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Q2 2023 Market View – Opportunity in Crisis

Q2 2023 Market View – Opportunity in Crisis

2023 has started the way 2022 ended – volatile, macro-driven, and full of headlines driving sentiment all over the map. In this issue, we will discuss what we view to be some of the most important topics from the prior quarter, as well as some forecasts for markets moving forward. We will cover:

  1. The Silicon Valley Bank (SVB) collapse, banking fallout, and its implications for investing today
  2. REITs and Preferred shares – finding opportunities to pursue stable cash flows in uneasy markets
  3. The Federal Reserve’s actions and how they are likely to act moving forward
  4. Q4 2022 Earnings calls and what they said about the health of corporate America
  5. A review of the Energy sector and our updated outlook on oil & gas
  6. Opportunities surrounding Emerging Markets
  7. How we stomach volatility, seek to take advantage of it, and trust the investment process

Banking Fallout – What it Means for Markets

The recent Banking Sector turmoil sent fear back into the markets, captured international investor attention, and pressured the Fed to slow down rate hikes. Silicon Valley Bank (SVB) was the largest bank failure since 2008 and the second largest in US history, which spurred weeks of market turmoil and uncertainty about the broader economy. While SVB’s failure was caused by poor risk management, it cast doubt on the banking industry as a whole – especially other regional banks, both large and small.

Banks try to match the duration and liquidity of their assets to their liabilities, two of the primary sources of risk that banks face. To widen its slim margins, SVB decided to take on additional duration risk, and instead of investing in short-term, highly liquid securities, they bought longer-dated U.S. Treasuries to capture additional yield.

This risk-on behavior created issues for two reasons:

  1. The fast flow of communication between customers through social media created what many are referring to as a “Bank Sprint” that took only hours to unfold, as opposed to the traditional bank run which can take days or weeks to play out. In the age of digital banking, it takes seconds to send a wire on one’s phone.
  2. The Fed’s aggressive rate-hiking regime vastly devalued these long-duration bonds, forcing SVB into an undercapitalized position.

Over the past 13 months, the Fed has raised rates at the fastest pace in history. As the benchmark rate increases, bond yields rise along with it, pushing the price of these securities down. Banks everywhere hold US Treasury bonds as safe sources of yield on deposits, and the devaluation of bonds created abnormally large, unrealized losses.


These losses don’t create substantial risk under stable conditions since banks can generally hold the securities to maturity and receive full par value. During periods of market stress, however, these securities can’t fully reimburse depositors as intended.

Shortly after SVB started facing liquidity pressures, the FDIC stepped in to take over the bank. The FDIC insures up to $250,000 per person, but SVB wasn’t a typical bank – most of their deposits were much larger, deposited by tech start-ups and VC firms. The US Treasury decided to take special measures to insure all deposits at the bank to prevent further banking fallout.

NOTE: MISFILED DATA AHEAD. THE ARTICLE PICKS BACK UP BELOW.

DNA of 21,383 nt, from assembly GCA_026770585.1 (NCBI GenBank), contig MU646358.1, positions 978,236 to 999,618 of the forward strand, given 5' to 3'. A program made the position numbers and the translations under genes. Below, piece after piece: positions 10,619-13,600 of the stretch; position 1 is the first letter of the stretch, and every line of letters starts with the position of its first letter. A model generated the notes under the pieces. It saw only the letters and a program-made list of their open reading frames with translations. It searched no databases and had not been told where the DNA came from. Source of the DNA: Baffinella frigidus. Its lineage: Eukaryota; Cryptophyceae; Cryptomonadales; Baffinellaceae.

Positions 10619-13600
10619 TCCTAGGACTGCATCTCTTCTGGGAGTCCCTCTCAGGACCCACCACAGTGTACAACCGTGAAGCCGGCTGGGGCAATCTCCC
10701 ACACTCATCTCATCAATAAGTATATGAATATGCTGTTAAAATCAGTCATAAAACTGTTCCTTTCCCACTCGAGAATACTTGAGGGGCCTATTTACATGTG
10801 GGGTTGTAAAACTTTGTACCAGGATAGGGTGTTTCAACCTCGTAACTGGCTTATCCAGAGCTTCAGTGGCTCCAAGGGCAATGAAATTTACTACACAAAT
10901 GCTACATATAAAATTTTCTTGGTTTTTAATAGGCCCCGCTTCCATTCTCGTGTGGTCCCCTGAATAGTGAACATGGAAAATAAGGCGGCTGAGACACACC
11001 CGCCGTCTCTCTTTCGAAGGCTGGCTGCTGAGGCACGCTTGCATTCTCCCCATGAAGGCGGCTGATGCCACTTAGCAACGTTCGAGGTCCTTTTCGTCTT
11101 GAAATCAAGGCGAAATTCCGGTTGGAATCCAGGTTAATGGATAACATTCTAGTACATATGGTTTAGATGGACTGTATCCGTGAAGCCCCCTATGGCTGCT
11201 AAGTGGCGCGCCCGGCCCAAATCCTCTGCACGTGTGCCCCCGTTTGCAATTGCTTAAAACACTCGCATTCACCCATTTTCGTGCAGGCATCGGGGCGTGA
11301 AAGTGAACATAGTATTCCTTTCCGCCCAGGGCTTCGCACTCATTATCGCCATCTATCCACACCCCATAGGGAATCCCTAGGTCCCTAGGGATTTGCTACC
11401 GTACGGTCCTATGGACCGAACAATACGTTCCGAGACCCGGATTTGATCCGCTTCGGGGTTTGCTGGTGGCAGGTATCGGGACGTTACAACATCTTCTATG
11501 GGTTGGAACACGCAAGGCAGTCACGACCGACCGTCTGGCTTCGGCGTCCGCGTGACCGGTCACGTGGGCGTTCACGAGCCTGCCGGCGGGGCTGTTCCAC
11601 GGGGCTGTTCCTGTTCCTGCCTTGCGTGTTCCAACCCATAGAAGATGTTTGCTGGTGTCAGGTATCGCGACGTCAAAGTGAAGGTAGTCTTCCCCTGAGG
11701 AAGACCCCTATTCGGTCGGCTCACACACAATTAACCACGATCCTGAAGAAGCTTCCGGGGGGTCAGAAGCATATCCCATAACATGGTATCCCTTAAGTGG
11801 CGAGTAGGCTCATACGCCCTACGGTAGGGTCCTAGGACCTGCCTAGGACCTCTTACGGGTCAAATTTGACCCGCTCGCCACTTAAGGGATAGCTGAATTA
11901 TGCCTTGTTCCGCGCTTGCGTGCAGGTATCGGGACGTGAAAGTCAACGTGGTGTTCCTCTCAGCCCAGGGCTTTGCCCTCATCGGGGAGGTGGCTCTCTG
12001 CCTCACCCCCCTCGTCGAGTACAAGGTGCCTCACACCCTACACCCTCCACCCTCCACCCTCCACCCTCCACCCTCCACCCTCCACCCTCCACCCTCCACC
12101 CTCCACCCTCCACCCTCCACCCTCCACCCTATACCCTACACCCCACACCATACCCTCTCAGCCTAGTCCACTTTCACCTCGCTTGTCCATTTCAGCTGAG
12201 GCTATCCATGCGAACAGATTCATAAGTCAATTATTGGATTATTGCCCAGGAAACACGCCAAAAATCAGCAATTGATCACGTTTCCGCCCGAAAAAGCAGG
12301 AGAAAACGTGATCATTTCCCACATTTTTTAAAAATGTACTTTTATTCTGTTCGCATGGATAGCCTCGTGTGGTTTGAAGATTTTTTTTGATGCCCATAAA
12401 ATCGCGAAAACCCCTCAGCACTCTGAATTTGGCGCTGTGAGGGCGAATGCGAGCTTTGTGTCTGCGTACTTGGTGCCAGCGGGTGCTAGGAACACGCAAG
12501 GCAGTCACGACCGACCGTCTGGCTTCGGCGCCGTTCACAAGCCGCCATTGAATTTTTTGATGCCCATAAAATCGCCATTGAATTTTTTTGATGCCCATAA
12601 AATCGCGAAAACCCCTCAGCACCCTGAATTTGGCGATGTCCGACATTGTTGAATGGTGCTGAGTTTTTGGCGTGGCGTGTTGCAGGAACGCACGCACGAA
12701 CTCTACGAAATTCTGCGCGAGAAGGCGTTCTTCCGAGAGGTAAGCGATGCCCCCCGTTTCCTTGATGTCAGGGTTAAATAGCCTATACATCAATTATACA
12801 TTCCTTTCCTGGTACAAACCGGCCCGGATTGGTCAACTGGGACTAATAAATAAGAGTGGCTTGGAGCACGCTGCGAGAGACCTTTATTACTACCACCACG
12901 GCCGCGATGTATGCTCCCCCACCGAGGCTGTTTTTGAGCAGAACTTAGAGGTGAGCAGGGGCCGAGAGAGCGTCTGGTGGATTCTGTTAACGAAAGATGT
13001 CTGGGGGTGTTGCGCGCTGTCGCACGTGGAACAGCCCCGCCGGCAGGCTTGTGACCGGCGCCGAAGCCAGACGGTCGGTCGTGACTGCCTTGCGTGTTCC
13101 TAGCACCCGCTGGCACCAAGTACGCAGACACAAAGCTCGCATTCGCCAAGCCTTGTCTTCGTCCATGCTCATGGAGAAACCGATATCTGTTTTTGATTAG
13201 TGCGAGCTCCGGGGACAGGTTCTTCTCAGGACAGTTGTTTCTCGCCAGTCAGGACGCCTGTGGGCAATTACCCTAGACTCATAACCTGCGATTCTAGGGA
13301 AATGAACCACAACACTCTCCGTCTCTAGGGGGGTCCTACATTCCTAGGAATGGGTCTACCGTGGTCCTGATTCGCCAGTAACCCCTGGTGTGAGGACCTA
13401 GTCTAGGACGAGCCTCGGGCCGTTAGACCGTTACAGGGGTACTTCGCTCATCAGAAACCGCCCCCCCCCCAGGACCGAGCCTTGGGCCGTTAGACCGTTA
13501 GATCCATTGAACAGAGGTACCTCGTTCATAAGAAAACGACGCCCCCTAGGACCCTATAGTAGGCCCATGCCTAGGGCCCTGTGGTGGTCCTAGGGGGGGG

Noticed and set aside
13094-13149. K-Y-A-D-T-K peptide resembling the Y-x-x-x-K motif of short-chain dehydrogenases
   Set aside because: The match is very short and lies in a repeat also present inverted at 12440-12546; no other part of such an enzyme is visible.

While all banks have experienced some unrealized losses, very few have put themselves in such a precarious position as SVB. Just days ago, a buyout deal was announced with First Citizens Bank to assume the majority of SVB’s assets and liabilities which should help restore confidence in regional banks. We view the banking sector as generally resilient but especially strong for big banks, with GSIBs (Global Systemically Important Banks), like J.P. Morgan and Bank of America, the chief beneficiaries of industry stress. As companies and individuals move deposits out of regional banks, funds are flowing into mega-cap banks. Although SVB isn’t alone in their capitalization issues (Signature Bank was the third largest bank failure, on March 12th. Credit Suisse finally fell, although they’ve been in poor financial condition for years). Banks in general are still adequately capitalized, and not, in our view, at risk of major contagion in the coming months.

The Fed’s Senior Loan Officer Opinion Survey (SLOOS) shows that banks have been raising credit requirements for loans, over the past few quarters, at a pace we haven’t seen since COVID and the Global Financial Crisis (GFC) in 2008. Credit tightening effectively removes dollars from the economy and forces banks to de-risk their loan book. The graph below shows Commercial and Industrial loan requirements, but requirements for Commercial Real Estate and Consumer loans follow a similar trajectory.

Source: Federal Reserve – Senior Loan Officer Opinion Survey on Bank Lending Practices – January 2023

The recent banking turmoil has created several risks and opportunities over the past month. Some key takeaways from Macro to Micro:

  • Banking turmoil is a sign that the Fed has finally “broken something” and will force a slowdown in QT/Rate hikes.
  • Credit tightening is inherently disinflationary, further aiding the argument for a lower rate ceiling.
  • All bank stocks got caught up in the sell-off. This created a number of opportunities in the Mega-Cap space, for both common and preferred shares. Yields on high-quality preferreds like JPM-PD were pushed up past 6%.

Finding Opportunity in REITs and Preferreds

While the banking crisis was certainly a net negative for financial markets, it created opportunities in Real Estate Investment Trusts (REITs) and preferred shares, which we happily took advantage of. Fear of contagion drove valuations of industries tied to banks and financials downward, which meant huge repricing across the board. Even what we view as the most high-quality REITs and preferreds saw valuation declines the week of SVB’s collapse. This allowed us to pick up some historically strong, stable, cash-flowing securities at what we viewed as extremely attractive levels.